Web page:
[sdiy] From a commercial standpoint -- has Eurorack "won"?

Jay Schwichtenberg jays at aracnet.com
Sun May 1 21:09:45 CEST 2016

I'd say that Euro has more or less become defacto standard. Yes there are some things out there that aren't that great but also some really neat stuff. I more or less work in electronics and know what the right way of doing things is. There is a lot of Euro stuff out there that is just done wrong. PCBs with values on the silk screen not designators, parts that don't fit boards, boards not done right because of power and signal issues, mediocre to no documentation and so on.... For me the real big issue is the power system. They could of keyed the connectors and every module should have reverse voltage protection.

I started to build my system a few years ago before Euro became real main stream. My only real experience with it was with the Doepfer stuff. My friend got a large system when they were turning out garbage and there was going to be a lot of work to replace a lot of jacks and pots. He ended up selling it and went with MOTM/5U. So I ended up going Frac with Blacet.

The reasons were:
* Needed a smaller format because I wanted a big synth in a small house. Main reason for the larger formats is ease of use for real time performances. I figure if I need that an external controller patched in can handle that.
* I really like to build things and I can solder really well. The kit option is a great way to do that.
* Lastly and very important is the quality of the modules. Blacet gear is top notch.
* Only real disadvantage is there could be a few more modules in the product line. A few more filters/signal modifiers, ring modulator and some form of slew/lag.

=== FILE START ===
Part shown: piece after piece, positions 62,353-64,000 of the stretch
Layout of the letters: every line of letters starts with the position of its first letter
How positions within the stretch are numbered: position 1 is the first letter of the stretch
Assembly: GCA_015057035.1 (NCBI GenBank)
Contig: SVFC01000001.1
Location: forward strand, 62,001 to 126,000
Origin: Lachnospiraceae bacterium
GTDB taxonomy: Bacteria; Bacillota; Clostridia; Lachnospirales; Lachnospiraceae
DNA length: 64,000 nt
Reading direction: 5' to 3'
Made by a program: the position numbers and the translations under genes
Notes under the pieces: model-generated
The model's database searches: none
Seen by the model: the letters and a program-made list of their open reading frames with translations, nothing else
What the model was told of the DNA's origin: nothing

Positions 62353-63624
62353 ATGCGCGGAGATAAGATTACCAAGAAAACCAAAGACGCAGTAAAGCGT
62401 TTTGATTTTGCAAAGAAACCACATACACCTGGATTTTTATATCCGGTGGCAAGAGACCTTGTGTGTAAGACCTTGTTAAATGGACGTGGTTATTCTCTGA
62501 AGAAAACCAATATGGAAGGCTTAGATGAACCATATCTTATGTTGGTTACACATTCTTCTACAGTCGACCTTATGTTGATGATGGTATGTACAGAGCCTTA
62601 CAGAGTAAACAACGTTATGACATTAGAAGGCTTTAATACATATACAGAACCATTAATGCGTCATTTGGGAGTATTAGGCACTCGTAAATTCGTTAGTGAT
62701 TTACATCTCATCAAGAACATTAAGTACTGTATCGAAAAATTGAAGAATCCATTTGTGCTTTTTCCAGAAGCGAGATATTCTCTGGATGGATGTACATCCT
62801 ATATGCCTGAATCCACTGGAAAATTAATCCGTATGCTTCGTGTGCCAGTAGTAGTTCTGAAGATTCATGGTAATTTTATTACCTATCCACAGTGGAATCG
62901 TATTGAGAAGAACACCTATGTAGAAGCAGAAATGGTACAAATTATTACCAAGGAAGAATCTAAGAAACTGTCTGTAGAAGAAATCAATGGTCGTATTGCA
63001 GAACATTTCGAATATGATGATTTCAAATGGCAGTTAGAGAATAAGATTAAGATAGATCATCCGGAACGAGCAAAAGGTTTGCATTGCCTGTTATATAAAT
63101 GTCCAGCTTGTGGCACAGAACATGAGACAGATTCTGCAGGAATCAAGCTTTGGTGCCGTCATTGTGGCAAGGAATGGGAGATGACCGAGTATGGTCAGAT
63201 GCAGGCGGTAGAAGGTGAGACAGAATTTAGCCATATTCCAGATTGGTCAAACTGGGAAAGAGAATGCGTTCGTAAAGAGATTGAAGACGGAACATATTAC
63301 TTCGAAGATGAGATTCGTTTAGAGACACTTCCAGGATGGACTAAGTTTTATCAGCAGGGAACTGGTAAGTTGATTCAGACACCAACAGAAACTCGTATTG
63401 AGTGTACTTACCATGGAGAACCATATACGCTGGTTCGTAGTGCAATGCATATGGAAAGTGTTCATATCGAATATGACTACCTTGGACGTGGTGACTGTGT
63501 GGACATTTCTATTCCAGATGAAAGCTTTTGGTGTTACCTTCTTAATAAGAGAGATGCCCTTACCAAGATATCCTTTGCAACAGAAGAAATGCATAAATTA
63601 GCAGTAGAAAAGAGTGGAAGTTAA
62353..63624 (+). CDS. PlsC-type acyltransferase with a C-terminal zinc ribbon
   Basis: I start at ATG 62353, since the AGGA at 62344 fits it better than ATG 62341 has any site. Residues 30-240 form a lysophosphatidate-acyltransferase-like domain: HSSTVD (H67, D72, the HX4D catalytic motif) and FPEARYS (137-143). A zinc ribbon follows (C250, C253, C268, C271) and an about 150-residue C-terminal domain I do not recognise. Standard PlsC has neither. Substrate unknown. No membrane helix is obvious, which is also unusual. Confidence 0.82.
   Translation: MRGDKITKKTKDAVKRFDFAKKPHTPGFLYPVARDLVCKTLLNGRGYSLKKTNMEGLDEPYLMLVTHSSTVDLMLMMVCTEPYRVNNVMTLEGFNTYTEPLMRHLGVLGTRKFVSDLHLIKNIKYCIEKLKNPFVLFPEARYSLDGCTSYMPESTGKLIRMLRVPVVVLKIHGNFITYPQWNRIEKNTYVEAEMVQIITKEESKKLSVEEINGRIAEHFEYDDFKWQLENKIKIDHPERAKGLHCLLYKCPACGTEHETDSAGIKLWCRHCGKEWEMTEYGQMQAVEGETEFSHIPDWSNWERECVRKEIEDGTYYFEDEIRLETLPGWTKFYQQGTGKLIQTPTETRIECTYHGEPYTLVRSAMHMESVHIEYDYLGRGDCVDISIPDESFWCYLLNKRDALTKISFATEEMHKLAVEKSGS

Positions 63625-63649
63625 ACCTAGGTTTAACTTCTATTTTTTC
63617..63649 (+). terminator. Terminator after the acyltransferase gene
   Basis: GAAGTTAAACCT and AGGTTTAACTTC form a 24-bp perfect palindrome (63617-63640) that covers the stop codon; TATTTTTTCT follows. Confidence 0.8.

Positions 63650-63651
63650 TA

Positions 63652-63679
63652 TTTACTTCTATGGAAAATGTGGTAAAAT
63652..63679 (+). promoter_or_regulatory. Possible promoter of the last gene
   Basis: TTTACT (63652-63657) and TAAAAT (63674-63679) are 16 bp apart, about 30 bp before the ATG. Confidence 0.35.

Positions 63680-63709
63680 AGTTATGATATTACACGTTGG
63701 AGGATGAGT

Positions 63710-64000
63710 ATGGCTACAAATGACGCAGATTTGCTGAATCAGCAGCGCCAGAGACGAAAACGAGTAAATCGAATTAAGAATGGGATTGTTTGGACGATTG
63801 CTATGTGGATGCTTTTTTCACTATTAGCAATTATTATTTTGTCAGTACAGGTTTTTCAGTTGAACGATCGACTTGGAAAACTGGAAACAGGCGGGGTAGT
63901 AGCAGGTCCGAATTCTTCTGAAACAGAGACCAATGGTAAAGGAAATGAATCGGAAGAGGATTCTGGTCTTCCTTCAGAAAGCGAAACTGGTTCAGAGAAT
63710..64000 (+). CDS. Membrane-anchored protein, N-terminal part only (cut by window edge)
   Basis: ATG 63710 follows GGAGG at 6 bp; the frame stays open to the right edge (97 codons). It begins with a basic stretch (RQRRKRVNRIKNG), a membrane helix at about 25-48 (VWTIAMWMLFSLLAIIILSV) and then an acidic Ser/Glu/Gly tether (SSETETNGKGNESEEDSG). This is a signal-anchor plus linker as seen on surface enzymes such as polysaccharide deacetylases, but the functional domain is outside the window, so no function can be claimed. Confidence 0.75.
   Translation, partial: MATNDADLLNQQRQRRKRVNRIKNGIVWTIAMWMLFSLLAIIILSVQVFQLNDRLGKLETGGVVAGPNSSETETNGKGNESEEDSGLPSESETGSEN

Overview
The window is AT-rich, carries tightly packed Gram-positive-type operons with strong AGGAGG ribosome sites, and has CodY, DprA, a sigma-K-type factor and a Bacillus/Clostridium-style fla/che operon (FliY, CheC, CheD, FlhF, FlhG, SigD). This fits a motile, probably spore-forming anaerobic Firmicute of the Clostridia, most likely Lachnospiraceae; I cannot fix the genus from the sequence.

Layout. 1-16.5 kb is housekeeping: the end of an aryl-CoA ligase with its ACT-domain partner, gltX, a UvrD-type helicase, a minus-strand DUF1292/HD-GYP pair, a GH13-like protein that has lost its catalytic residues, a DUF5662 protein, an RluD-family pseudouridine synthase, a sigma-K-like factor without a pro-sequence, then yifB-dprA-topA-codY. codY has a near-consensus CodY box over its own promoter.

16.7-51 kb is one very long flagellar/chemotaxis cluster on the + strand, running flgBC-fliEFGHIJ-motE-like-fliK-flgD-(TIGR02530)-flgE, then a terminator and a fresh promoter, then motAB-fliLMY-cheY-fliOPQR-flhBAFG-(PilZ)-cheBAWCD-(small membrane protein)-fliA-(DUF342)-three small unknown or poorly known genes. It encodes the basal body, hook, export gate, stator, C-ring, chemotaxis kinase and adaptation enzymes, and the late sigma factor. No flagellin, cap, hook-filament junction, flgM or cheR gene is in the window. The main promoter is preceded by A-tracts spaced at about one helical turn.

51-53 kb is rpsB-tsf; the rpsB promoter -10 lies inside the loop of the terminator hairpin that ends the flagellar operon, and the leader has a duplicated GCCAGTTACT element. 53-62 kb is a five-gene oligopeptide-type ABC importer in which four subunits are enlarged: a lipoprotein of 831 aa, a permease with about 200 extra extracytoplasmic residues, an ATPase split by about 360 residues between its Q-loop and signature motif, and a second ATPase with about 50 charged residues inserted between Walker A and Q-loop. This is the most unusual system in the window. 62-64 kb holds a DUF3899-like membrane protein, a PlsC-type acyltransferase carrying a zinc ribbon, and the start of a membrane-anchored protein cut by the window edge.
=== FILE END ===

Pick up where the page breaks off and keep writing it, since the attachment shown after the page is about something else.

Jay S.

-----Original Message-----
From: Synth-diy [mailto:synth-diy-bounces at dropmix.xs4all.nl] On Behalf Of blacet at blacet.com
Sent: Sunday, May 01, 2016 9:28 AM
To: synth-diy List
Subject: Re: [sdiy] From a commercial standpoint -- has Eurorack "won"?

Frac had a great expansion (from the small Paia beginnings) several years
ago but the virtual explosion of Euro modules has provided a lot of
choices (too many IMHO) for modules. Euro cannot sustain this growth and
only a few companies will survive down the road.

Euro has some technical and functional challenges but is generally useful.
We even put a Euro power connector on our latest module, the MIX3500. It
is available as an option, which has not generated much interest. The
customer would have to supply their own Euro front panel. The module works
fine on 12V, with the drawback (common to ANY Euro mixer) of 6V less

Of course format "wars" always bring uo the VHS vs Beta vs DVD vs Blu Ray
vs streaming video comparison and we all have seen that evolution. (Some
of your younger folks might have to Google VHS!). Personally I like Blu
ray the best but the mastering can make a huge difference. Also 4K is out
there but exactly where, I dunno.

> I think you've got the live thing backwards. Eurorack is better for live
> because you can have more functionality in less space. Less weight to
> carry
> around and takes up less room on the stage so it can be easily fit amongst
> other gear, mixers, turntables, etc. Ergonomically it's not ideal but not
> worse than most standalone devices people are using today, with the
> exception of some modules that go overboard with density.
> On Sun, May 1, 2016 at 05:23 Terje Winther
> <terje.winther at wintherstormer.no>
> wrote:
>> Just curious about people’s thoughts…
>> Eurorack har not won yet, but it clearly dominates, because of these
>> simple factors:
>> - size (everything seems to be small these days)
>> - price (small items means less costs)
>> ...and the fact that most users work in studios or at home.
>> All the big formats are only practical and/or needed if you perform
>> live,
>> and since few people play live with their modulars these days (I do),
>> few
>> really need them.
>> Other factors:
>> - electronic musicians don´t tour these days; they travel, so you need
>> small items that can fit into your luggage on a plane
>> - electronic music is a nice, meaning that you don´t have excess amount
>> of
>> money, so you can´t afford roadies, meaning you have to haul the gear
>> yourself, and few musicians can (or want to) lift heavy gear
>> I like the 5U format, because of the ergonomics involved on the panels,
>> but I do understand that I am now a minority.
>> Terje Winther
>> terje.winther at wintherstormer.no
>> http://wintherstormer.no/
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